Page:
It’s a funny old world, isn’t it. One minute you’re riding high as the Best Network in the UK and the next you’re sending sheepish text messages to your customers, apologising for a 13-hour service outage. That’s been the story this week for UK operator EE, whose network fell over on Wednesday evening, less than a week after it issued a press release proclaiming its status as the number one mobile network in the market.

Ups and downs

Of the three mobile operators that had been operational in Uzbekistan over the past few years, one has now had its spectrum licence revoked and the other two are facing criminal investigations. On Wednesday, European operator group VimpelCom announced that it had received a letter from the US Securities and Exchange Commission (SEC) informing the operator that is conducting an investigation into the NASDAQ-listed group. Its headquarters in Amsterdam were also visited by Dutch authorities, including the Dutch public prosecutor office, who told VimpelCom it is the subject of a criminal investigation. The operator said that the investigations appear to be focused on its business in Uzbekistan.

No such thing as a free lunch

A reclusive, 64 year old Japanese man was chased from his California home this week by rabid reporters, after a Newsweek article outed him as the mysterious Satoshi Nakamoto, creator of the Bitcoin protocol. The chase ended at a nearby sushi restaurant, where Nakamoto denied having anything to do with Bitcoin and just “wanted his free lunch”.

Another one bites the dust

For all the industry’s current focus on virtualization there are some things, it would seem, that you still have to do in the realms of the physical world. One of these, according to more than 85,000 industry folk, at least, is Mobile World Congress. This was the attendance figure published by GSMA at the end of the show and it’s an awful lot of bodies.

Be careful what you wish for

On Monday, Mark Zuckerberg will stand in front of the operator community that has fought to stem the negative impact of OTT messaging services on their revenue. And he will deliver a keynote just hours after whacking a staggering $16bn (rising to $19bn) on the table for one of the world’s most popular OTT messaging services, WhatsApp. The Informer would not be surprised if his keynote was a simple: “Take that, suckers.”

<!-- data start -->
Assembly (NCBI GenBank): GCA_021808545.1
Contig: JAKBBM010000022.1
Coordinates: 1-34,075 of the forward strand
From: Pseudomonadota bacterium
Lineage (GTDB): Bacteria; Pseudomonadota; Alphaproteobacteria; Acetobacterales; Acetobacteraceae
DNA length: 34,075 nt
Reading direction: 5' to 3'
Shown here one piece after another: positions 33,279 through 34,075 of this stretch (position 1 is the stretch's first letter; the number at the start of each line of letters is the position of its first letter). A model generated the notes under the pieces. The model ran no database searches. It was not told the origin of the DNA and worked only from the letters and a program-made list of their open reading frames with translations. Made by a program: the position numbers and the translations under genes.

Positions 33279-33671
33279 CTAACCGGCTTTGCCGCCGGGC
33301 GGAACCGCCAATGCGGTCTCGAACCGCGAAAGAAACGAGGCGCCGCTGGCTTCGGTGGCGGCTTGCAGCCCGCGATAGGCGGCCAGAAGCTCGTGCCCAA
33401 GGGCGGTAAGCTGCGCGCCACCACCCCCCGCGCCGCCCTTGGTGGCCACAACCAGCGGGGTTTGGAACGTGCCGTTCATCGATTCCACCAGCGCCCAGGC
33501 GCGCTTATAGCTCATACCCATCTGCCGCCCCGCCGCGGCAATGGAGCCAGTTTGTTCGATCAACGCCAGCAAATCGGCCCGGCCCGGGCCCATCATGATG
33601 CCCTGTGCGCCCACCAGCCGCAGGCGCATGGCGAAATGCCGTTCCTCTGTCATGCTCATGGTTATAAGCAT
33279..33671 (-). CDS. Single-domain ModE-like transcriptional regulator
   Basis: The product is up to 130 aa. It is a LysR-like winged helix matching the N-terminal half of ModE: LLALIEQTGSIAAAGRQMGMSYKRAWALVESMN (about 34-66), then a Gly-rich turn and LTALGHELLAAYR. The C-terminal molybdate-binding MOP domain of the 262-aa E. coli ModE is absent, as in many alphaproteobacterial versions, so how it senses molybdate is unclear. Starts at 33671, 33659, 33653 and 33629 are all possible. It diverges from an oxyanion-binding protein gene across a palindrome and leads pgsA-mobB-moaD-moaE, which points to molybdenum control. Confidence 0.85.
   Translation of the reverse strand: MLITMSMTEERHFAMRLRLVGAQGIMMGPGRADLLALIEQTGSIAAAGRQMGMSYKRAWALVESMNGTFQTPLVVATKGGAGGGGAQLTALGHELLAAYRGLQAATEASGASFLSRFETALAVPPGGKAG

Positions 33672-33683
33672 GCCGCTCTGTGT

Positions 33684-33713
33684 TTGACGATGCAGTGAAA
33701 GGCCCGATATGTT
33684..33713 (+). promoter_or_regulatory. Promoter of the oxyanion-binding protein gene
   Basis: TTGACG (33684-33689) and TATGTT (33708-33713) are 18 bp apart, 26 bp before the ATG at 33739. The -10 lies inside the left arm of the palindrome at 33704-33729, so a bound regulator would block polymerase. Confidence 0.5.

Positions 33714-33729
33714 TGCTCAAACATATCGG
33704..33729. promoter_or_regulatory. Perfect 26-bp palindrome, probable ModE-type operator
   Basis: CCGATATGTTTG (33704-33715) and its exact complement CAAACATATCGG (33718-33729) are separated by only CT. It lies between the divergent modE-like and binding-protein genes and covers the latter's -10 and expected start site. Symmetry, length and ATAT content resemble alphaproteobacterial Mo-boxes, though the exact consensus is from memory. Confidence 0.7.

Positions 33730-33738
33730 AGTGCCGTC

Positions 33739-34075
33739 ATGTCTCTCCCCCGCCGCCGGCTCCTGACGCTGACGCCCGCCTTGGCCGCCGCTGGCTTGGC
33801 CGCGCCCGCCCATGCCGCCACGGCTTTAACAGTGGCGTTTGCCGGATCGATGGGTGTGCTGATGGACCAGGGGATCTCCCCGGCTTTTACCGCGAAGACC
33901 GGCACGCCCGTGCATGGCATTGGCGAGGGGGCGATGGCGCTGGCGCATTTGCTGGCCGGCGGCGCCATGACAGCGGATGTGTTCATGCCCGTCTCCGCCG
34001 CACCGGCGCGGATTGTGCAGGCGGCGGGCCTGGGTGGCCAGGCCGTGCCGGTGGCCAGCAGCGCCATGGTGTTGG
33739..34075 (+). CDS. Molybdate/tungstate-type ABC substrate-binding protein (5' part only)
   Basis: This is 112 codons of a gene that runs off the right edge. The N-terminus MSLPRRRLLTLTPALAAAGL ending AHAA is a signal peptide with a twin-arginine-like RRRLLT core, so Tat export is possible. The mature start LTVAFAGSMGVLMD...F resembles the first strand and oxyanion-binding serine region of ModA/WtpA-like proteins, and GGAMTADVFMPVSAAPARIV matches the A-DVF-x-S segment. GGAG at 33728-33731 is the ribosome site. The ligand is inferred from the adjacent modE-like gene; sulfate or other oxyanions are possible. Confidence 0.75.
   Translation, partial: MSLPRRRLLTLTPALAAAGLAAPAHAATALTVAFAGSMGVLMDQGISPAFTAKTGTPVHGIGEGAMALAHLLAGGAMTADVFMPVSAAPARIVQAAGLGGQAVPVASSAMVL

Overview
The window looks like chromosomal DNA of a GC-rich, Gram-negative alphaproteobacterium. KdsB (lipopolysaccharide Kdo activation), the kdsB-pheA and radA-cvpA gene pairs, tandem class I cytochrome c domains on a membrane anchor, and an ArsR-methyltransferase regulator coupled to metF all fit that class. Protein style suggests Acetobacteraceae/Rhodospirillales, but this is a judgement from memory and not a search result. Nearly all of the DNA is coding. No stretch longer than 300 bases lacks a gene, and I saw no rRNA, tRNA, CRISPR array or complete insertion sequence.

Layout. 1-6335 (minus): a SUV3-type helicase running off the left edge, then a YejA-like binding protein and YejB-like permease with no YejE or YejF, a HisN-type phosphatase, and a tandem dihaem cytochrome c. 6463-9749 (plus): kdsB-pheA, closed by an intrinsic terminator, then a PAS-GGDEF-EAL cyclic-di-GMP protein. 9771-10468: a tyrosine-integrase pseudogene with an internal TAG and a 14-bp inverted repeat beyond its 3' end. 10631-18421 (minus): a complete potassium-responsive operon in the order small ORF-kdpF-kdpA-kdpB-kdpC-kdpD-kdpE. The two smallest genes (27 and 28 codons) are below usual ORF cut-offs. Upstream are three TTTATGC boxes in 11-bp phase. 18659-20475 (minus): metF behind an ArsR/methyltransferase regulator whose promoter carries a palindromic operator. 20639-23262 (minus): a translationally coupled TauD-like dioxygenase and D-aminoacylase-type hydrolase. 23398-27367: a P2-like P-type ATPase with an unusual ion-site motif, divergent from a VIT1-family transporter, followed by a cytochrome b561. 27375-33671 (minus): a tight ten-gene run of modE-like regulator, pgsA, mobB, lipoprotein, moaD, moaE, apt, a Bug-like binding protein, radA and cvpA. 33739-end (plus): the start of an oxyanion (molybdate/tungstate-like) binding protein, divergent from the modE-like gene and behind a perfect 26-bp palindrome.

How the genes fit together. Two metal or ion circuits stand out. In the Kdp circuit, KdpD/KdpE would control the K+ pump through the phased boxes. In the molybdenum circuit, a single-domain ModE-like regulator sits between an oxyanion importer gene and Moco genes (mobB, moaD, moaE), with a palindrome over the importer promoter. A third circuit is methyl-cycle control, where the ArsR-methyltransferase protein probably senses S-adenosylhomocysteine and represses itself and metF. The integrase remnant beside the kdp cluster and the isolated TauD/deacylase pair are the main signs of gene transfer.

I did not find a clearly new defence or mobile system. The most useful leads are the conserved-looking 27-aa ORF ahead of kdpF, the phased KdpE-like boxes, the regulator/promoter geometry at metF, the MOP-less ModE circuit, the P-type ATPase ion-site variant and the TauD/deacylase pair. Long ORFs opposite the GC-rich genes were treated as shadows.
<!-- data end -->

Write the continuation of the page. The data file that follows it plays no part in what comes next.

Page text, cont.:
All you need is love

That’s what John Lennon said, at least. The Informer’s not sure Lennon is an entirely reliable source, however. After all, this was a millionaire who entreated us all to imagine no possessions. And let’s not forget that he also claimed on at least one occasion to be a walrus. The Informer thought of Lennon when he saw the news that Vodafone was attempting, in this most romantic of weeks, to woo Ono; the Spanish cable and TV provider.

The Ken Burns effect

Facebook turned ten in early February and, like all ten year olds, it is prone to over sharing. The Informer has long lurked on Facebook, a silent voyeur struck by an often morbid curiosity to click on the banal and fatuous items in his newsfeed. And if your newsfeed looked anything like the Informer’s in early February, it was chock full of people sharing their ‘life story’—Facebook’s gift to the world after a ten-year social bender.

Sowing seeds of distrust

Germany’s opposition to security agency eavesdropping was in the news again this week, with Deutsche Telekom outlining the opportunity to liberate citizens being monitored by national spy agencies and encouraging European operators to focus on providing data security and data privacy.

Do you see what I see?

Google Glass has been in the news this week. A cinema goer in the US was dragged out of a screening of Jack Ryan: Shadow Recruit (which sounds like a blessed relief to the Informer) after theatre managers called the five-O in fear that he was using his Google Glass to record the film. It became clear, after the police had been through the contents of his glasses, that he wasn’t recording it and, in an amusing twist, he was given some cinema vouchers by way of apology.

The price of freedom

The big news this week came Tuesday and Wednesday, with the mass hysteria that followed the decision by the US Court of Appeals to “kill off net neutrality”.

@telecoms